But goodness, what a situation! It really was not a big deal probably to anyone else, but those 10 minutes rocked my world. This is my life. No one knows how to react when you say special needs. I felt so awful for that little girl and her family. I know they had no idea what to say or do to explain Abigail. I was no help either. Looking back I should have taken Abigail and showed the girl how Abigail’s legs don’t work right. I should have held her and had a ‘dance’ party in my lap while the little girl stood beside us. There are 15 different things I could have done now looking back. But I sat there and watched this family meet a special needs little girl for the first time with no explanation.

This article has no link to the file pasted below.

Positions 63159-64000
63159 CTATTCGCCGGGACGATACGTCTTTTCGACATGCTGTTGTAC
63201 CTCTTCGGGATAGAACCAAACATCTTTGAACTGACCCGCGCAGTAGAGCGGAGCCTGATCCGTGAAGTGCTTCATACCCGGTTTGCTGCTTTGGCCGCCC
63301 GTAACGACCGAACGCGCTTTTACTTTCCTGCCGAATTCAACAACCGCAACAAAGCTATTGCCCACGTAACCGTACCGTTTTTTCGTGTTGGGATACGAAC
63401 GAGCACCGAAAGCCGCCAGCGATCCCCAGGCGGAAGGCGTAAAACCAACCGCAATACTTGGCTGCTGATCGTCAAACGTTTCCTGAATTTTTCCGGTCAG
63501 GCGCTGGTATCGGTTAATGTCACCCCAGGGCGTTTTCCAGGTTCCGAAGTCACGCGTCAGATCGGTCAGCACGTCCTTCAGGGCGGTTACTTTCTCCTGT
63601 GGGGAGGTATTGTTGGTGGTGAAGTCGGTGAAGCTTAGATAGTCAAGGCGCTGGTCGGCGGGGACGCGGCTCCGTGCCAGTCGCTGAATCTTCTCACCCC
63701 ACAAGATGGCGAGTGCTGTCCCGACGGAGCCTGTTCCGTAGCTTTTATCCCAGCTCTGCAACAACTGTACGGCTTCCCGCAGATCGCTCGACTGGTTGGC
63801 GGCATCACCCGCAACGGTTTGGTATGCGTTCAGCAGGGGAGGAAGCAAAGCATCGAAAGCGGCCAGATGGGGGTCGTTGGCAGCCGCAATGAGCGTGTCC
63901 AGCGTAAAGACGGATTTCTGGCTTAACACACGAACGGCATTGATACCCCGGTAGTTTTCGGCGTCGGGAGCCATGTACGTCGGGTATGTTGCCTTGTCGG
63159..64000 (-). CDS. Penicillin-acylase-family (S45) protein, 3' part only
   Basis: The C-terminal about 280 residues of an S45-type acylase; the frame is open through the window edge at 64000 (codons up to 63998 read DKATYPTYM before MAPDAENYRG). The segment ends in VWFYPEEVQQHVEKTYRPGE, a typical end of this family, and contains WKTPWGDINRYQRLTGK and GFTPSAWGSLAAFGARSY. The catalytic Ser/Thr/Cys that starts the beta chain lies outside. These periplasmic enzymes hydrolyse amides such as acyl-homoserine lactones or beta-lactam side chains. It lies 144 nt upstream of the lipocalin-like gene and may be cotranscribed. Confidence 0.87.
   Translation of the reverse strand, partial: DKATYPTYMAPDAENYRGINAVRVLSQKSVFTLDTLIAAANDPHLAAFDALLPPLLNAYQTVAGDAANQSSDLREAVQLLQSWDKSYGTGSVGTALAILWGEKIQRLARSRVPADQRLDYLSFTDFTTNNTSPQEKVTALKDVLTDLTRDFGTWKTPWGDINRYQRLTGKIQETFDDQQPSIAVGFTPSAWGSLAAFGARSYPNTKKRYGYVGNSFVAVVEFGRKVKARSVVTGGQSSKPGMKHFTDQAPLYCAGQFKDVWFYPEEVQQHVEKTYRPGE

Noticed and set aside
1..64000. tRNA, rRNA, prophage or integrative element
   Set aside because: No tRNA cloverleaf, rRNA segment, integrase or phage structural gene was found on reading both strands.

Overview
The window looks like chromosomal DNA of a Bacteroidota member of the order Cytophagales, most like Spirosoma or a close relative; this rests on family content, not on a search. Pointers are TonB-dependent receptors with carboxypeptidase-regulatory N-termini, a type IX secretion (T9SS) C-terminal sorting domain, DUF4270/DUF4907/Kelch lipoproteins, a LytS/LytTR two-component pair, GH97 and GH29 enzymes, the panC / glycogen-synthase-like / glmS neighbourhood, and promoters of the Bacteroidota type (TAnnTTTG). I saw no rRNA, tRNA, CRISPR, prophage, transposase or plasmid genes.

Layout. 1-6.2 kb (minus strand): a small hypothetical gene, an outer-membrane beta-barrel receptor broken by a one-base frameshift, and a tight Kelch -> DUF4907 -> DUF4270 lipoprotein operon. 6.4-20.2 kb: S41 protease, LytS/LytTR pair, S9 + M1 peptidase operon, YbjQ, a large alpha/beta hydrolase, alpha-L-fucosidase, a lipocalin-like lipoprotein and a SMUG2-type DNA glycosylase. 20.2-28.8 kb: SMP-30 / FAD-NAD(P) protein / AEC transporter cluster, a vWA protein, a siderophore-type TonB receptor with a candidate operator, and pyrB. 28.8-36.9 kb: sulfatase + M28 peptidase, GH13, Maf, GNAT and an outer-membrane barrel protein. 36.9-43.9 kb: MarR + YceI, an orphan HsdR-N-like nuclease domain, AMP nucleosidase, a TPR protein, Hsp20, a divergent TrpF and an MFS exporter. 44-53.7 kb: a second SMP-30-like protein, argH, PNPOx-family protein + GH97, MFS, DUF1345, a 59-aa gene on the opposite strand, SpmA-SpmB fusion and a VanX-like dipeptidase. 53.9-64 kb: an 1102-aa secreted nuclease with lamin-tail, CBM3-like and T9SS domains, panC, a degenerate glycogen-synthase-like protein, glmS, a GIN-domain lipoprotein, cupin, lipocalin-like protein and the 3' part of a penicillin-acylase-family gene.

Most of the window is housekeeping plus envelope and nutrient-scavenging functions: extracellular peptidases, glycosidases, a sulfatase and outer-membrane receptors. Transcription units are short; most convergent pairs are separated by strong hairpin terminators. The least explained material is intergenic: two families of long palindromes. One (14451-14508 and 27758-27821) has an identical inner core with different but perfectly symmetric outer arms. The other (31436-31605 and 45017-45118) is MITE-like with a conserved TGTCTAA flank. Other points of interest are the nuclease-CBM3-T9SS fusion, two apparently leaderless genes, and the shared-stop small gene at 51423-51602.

I know it’s not a big deal. They probably won’t even remember us tomorrow, but I will never forget this. I know situations like this will come again. Children will ask questions, and I will have to answer to them and their families. I will have to explain why at two a little girl cannot walk or talk or even sit. I don’t know if I will have all the answers, but I hope to help and encourage as we go. Explaining special needs to a two-year-old is tough, but I hope that little girl stays as loving and sweet as she was that night. And I pray that one day Abigail will accept a sweet handhold from a fellow pier. That little girl’s hand in my child’s hand tonight meant the world to me. I know it was brief, but it shows bridges can be gapped and my daughter can be accepted. Such a simple thing, but such a huge Christmas blessing – a simple hand hold from a sweet little two-year-old girl at a Chili’s restaurant.

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Her Stubbornness